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OECD: How to ensure trust in pesticide safety dataqrcode

Dec. 10, 2020

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Dec. 10, 2020

Bob Diderich

Head, OECD Environment,

Health and Safety Division


Richard Sigman

Head, OECD GLP and

Pesticides Programmes

Good Laboratory Practice is the OECD’s1 internationally accepted quality control system that sets the conditions under which non-clinical health and environmental safety studies for pesticides are planned, performed, monitored, recorded, archived and reported. CropLife International asked the OECD’s Richard Sigma and Bob Diderich whether GLP was still relevant and trustworthy. 

What is the OECD’s role assessing pesticide safety data? 

The OECD does not require data, review data or tell governments what data they should demand to approve a new pesticide. Instead we have a list of what data governments require from applicants who wish to register a pesticide active substance, and what tools and methods they could use to generate the data. 

We have developed guidance and formats for the presentation of the documentation to be submitted to governments (i.e., “dossiers”). Our job is to work with governments to develop OECD Test Guidelines and guidance for the implementation of Good Laboratory Practices (GLP), to ensure that studies submitted to regulatory authorities are scientifically valid, of sufficient quality and rigour and are verifiable.

Why has this job fallen to OECD? 

Because it is an economic question. It is economically efficient for countries to work together to develop tools for generating and assessing chemicals, rather than developing such tools independently. And by using the same tools, data from a test performed in one country can be reused in another without the need for duplication. This is where Mutual Acceptance of Data (MAD) comes from.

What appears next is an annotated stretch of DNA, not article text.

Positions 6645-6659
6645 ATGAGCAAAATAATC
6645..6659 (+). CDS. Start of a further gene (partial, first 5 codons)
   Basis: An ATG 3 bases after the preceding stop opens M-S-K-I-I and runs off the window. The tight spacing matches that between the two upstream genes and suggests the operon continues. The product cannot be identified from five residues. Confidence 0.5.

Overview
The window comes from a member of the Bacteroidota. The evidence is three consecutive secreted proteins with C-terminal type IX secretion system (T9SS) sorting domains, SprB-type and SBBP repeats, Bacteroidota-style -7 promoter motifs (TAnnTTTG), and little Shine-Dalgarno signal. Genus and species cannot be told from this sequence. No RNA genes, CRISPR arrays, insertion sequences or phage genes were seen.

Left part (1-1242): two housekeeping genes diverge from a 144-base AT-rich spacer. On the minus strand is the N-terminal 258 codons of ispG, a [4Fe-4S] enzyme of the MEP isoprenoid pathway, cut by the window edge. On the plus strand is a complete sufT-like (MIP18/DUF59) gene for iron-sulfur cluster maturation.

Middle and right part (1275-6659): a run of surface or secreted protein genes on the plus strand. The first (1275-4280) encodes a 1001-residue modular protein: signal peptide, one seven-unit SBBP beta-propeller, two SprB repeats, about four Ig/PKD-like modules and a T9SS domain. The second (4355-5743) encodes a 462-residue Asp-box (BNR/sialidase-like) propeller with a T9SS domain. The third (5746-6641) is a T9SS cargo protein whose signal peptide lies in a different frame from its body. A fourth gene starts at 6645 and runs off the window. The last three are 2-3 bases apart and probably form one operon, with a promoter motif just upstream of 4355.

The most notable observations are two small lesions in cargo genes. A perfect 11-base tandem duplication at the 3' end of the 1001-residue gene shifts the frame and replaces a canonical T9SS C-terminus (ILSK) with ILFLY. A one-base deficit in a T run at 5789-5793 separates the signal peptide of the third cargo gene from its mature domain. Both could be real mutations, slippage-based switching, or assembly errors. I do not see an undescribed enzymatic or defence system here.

Why is Mutual Acceptance of Data important? 

The primary goal of the MAD system is to help governments protect human health and the environment in a way that optimises the use of their resources and reduces non-tariff barriers to trade. 

If you generate your data in accordance with the OECD Test Guidelines and OECD GLP in one OECD country, it must be accepted by all 36 OECD members as well as six non-members who adhere to the MAD system. Other countries might have variations of GLP, but they cannot be part of MAD system until their GLP compliance monitoring programmes have been evaluated by OECD to ensure they comply with the requirements of MAD. For example, China has some GLP compliance monitoring programmes, but until they are evaluated by OECD, countries who are party to the MAD system are not required to accept GLP data generated in China. 

How independent is the process for data generation? 

One of the main advantages of the OECD Test Guidelines is that data generated has gone through serious review from governments and has reproducibility.